To cross the Fish Creek Valley, you have a few options: drive across either the bridge along Macleod Trail or the bridge way out at 37 st SW, or go along the train line via CP Rail, or Calgary Transit. The 1974 Midnapore Policy Report mentions that there was another bridge discussed that would have connected 14 St SW across Fish Creek to its southern counterpart, (14 st south of Fish Creek ultimately became north-south James McKevitt Road). However this bridge was scuttled by the mid-1970s citing the need to preserve the upcoming Fish Creek Provincial Park, and projections showing that it would only support at best 13,000 more residents in the Deep South, likely fewer as there was still more development due north of Fish Creek that would make the road inherently more congested north of the park.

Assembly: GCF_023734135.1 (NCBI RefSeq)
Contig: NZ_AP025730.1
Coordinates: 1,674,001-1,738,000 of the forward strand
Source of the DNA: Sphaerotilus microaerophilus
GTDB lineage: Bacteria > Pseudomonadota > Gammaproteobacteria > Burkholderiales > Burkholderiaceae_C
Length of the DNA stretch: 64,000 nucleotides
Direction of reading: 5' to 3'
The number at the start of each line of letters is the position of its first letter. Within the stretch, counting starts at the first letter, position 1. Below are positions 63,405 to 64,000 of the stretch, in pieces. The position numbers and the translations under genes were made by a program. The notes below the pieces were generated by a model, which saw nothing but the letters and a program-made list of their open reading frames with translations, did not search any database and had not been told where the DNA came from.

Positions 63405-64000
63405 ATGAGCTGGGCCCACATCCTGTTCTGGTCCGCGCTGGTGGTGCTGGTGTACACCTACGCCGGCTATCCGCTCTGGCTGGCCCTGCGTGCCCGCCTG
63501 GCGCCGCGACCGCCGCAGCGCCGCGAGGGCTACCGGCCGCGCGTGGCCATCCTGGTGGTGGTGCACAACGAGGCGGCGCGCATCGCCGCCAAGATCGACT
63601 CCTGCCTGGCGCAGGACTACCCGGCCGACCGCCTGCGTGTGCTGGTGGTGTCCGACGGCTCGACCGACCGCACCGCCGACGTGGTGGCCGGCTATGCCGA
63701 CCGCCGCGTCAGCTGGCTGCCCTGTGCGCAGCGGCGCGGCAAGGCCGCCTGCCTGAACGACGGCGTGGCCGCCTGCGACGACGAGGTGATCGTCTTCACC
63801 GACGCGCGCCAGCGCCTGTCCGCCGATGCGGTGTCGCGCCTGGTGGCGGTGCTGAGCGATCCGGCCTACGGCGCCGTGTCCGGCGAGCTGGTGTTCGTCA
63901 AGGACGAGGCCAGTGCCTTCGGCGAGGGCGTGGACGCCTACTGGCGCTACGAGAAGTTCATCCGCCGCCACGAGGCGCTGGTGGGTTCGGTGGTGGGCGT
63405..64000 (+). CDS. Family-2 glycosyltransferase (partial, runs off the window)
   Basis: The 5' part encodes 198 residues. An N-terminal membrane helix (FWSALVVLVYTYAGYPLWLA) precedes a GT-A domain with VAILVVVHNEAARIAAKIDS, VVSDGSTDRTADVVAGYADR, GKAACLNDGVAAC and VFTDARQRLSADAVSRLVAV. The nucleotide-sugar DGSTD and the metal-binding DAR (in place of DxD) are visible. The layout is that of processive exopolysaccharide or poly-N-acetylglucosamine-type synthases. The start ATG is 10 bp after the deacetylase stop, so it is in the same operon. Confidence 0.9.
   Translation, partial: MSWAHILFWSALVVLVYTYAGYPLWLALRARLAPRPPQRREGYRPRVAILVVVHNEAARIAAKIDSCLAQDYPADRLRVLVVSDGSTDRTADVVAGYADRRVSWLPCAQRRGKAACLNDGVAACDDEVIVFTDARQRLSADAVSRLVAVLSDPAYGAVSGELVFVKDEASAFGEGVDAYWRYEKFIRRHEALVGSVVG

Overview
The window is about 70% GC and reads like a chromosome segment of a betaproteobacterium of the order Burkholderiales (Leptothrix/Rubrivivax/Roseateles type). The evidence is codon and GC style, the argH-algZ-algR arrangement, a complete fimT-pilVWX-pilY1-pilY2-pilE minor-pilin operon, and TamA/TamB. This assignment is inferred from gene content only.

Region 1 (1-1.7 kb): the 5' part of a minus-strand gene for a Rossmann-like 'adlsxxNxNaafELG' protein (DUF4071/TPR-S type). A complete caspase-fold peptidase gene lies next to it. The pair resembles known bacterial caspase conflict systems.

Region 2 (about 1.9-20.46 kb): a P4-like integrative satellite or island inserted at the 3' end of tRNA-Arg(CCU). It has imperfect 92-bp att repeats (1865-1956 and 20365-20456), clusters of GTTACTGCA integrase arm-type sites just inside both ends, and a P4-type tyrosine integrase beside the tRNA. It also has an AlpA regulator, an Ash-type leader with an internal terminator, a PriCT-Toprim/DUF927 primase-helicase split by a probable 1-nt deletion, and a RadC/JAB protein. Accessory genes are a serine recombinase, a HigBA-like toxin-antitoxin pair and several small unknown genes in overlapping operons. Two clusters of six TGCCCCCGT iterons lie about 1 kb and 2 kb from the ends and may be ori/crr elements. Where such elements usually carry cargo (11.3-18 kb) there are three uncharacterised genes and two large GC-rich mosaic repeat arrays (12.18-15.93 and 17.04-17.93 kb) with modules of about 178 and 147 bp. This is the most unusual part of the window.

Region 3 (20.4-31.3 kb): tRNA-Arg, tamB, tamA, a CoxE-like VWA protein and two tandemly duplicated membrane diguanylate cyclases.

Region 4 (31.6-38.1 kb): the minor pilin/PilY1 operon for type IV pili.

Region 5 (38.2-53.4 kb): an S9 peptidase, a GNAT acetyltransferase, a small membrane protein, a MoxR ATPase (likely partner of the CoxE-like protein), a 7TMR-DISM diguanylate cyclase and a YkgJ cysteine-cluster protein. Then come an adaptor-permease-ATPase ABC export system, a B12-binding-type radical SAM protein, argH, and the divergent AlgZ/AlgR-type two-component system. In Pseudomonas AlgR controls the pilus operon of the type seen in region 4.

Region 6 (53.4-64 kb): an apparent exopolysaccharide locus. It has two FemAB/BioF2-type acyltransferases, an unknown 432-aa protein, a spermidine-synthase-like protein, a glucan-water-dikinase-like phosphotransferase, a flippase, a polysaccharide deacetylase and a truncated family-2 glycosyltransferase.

Anyways, What all of this means is that when cars or trains are not available, you are forced to either walk one of these bridges, or trek through Fish Creek Park, ill-advised and actually illegal at night. A lot of people choose the former, and it’s almost a rite of passage to eventually do this, especially when you’re a teenager who needs to make it in or out of Midnapore or Shawnessy in the middle of the night, with no cash, car or running C-Train. And due to Macleod Trail having no sidewalks south of Anderson, most stranded people seem to choose the rail bridge. It’s also easier to access, a faster crossing, and has way less traffic; you just hope not to experience a Stand By Me moment. Regardless, it’s also illegal to use the bridge as a pedestrian, dangerous, and a pain in the ass. It shows a real gap in planning, and is yet another example of how The Deep South is still disconnected from the rest of the city.
“It is a landmark due to its distinctive appearance and its prominence over Fish Creek and along the pathway in Fish Creek Provincial Park, a popular regional park; it is also seen from Macleod Trail, one of the principal roads in the city. (Landmark value: City-wide significance)”- The City of Calgary, Inventory of Historic Resources for the Canadian Pacific Railway Bridge in Fish Creek